07 08 10 - 18:01
While we may not think of a sexual revolution the way we do a political, economic, or social-class revolution, the effects of the American sex revolution may be just as momentous as those of the more familiar kinds of social upheavals. âIn spite of its odd characteristics,â Sorokin writes, âthis sex revolution is as important as the most dramatic political or economic upheaval. It is changing the lives of men and women more radically than any other revolution of our time.â (ASR 19, 54, 3)
Sorokin devotes much of the earlier sections of The American Sex Revolution to documenting the claim that 20th century American culture is âsex-centered and sex-preoccupied.â In literature, Sorokin writes, almost all eminent American authors have had to pay their homage to sex, either by making it the central theme of their work or by devoting to it a good deal of attention even in books focused on entirely different topics. What is most significant is that many of these authorsâincluding serious writers like Theodore Dreiser, Sinclair Lewis, Eugene OâNeil, Ernest Hemingway, and John Steinbeckâportray sexual excesses and sexual misconduct as if they were perfectly normal and acceptable adult behavior. - "Critic of the Sensate Culture: Rediscovering the Genius of Pitirim Sorokin," The Political Science Reviewer, p 264-379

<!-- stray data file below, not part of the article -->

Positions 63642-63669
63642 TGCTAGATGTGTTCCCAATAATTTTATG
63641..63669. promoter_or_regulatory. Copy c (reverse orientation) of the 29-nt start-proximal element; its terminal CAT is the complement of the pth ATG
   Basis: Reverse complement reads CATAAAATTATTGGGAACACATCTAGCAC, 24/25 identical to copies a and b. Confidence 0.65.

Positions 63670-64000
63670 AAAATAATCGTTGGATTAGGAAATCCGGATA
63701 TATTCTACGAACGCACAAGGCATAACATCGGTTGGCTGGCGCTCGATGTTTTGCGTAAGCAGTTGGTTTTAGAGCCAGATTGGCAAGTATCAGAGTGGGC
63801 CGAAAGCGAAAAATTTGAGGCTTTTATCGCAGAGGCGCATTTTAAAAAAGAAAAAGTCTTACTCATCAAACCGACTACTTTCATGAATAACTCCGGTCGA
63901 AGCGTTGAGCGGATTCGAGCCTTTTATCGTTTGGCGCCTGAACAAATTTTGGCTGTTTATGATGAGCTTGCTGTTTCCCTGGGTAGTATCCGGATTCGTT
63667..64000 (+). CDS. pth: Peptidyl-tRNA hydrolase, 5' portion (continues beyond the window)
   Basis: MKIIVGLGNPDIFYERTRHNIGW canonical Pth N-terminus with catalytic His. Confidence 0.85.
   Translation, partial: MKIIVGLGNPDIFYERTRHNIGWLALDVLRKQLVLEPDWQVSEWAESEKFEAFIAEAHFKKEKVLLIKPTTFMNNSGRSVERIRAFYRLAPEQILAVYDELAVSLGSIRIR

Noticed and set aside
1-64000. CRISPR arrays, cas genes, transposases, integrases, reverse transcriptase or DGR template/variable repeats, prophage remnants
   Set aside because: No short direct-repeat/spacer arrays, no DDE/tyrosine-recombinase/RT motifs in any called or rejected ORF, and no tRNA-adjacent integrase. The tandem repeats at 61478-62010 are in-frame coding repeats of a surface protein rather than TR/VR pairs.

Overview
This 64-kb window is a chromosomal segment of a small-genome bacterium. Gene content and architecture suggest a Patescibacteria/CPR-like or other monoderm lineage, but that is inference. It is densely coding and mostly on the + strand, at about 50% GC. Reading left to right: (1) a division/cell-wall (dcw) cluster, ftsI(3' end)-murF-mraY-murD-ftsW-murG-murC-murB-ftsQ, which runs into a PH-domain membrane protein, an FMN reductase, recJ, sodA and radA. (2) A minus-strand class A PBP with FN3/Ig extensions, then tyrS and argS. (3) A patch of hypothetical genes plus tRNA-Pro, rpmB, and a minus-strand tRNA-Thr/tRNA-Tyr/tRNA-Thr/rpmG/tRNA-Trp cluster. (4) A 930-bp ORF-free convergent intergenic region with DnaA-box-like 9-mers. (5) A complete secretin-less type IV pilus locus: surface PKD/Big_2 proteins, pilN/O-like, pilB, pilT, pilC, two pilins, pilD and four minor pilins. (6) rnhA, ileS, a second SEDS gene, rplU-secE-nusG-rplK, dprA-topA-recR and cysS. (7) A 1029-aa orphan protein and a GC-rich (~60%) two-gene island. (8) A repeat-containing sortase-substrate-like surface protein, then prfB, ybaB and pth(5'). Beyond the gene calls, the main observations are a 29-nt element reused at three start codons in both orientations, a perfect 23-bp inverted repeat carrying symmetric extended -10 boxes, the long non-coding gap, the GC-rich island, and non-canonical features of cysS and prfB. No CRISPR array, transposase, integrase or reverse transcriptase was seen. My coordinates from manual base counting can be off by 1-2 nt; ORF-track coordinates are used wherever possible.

I would argue that Hemingway and Dreiser, at least, portray these excesses as a means of pointing out their absurd and soul-destroying nature.
What he's describing here is biological subversion: if you detest a population, you want to subvert it by destroying its most basic design. One way to do this is to destroy the family. Because young people cannot see the long-term consequences of their action, and because sex with many patterns deconstructs our ability to attach to another human being in the way that is necessary for long-term familial bonding, making sex trendy "seems like a rebellious act" but is actually quite the destructive one. This essay, linked above, reminds me a lot of Tom Wolfe's critique (not criticism) of the sexual revolution of the 1960s.